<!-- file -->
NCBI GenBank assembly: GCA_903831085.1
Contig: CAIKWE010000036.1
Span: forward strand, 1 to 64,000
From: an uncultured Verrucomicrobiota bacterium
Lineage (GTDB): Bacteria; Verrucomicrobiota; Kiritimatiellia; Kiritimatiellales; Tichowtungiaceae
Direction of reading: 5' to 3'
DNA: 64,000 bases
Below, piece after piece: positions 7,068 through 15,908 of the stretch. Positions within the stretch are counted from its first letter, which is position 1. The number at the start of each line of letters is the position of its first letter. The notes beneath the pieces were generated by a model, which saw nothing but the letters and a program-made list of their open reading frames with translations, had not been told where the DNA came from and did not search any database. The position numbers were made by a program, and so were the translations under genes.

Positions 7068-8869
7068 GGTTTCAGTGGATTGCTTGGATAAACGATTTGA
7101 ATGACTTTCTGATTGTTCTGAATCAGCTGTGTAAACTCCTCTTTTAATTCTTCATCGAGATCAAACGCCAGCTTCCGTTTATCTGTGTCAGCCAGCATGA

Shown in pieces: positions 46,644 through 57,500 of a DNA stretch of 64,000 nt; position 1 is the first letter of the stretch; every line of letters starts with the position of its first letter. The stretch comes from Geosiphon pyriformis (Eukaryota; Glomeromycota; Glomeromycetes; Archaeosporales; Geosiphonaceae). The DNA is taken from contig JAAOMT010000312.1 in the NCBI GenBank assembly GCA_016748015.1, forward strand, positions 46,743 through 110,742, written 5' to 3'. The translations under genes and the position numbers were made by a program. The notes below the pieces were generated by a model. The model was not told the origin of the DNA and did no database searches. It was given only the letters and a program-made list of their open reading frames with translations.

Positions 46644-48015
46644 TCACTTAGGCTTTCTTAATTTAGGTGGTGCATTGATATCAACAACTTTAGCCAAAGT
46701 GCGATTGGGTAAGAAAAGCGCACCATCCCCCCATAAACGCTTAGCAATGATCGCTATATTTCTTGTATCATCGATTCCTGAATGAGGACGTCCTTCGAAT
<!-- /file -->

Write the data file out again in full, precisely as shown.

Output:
NCBI GenBank assembly: GCA_903831085.1
Contig: CAIKWE010000036.1
Span: forward strand, 1 to 64,000
From: an uncultured Verrucomicrobiota bacterium
Lineage (GTDB): Bacteria; Verrucomicrobiota; Kiritimatiellia; Kiritimatiellales; Tichowtungiaceae
Direction of reading: 5' to 3'
DNA: 64,000 bases
Below, piece after piece: positions 7,068 through 15,908 of the stretch. Positions within the stretch are counted from its first letter, which is position 1. The number at the start of each line of letters is the position of its first letter. The notes beneath the pieces were generated by a model, which saw nothing but the letters and a program-made list of their open reading frames with translations, had not been told where the DNA came from and did not search any database. The position numbers were made by a program, and so were the translations under genes.

Positions 7068-8869
7068 GGTTTCAGTGGATTGCTTGGATAAACGATTTGA
7101 ATGACTTTCTGATTGTTCTGAATCAGCTGTGTAAACTCCTCTTTTAATTCTTCATCGAGATCAAACGCCAGCTTCCGTTTATCTGTGTCAGCCAGCATGA

Shown in pieces: positions 46,644 through 57,500 of a DNA stretch of 64,000 nt; position 1 is the first letter of the stretch; every line of letters starts with the position of its first letter. The stretch comes from Geosiphon pyriformis (Eukaryota; Glomeromycota; Glomeromycetes; Archaeosporales; Geosiphonaceae). The DNA is taken from contig JAAOMT010000312.1 in the NCBI GenBank assembly GCA_016748015.1, forward strand, positions 46,743 through 110,742, written 5' to 3'. The translations under genes and the position numbers were made by a program. The notes below the pieces were generated by a model. The model was not told the origin of the DNA and did no database searches. It was given only the letters and a program-made list of their open reading frames with translations.

Positions 46644-48015
46644 TCACTTAGGCTTTCTTAATTTAGGTGGTGCATTGATATCAACAACTTTAGCCAAAGT
46701 GCGATTGGGTAAGAAAAGCGCACCATCCCCCCATAAACGCTTAGCAATGATCGCTATATTTCTTGTATCATCGATTCCTGAATGAGGACGTCCTTCGAAT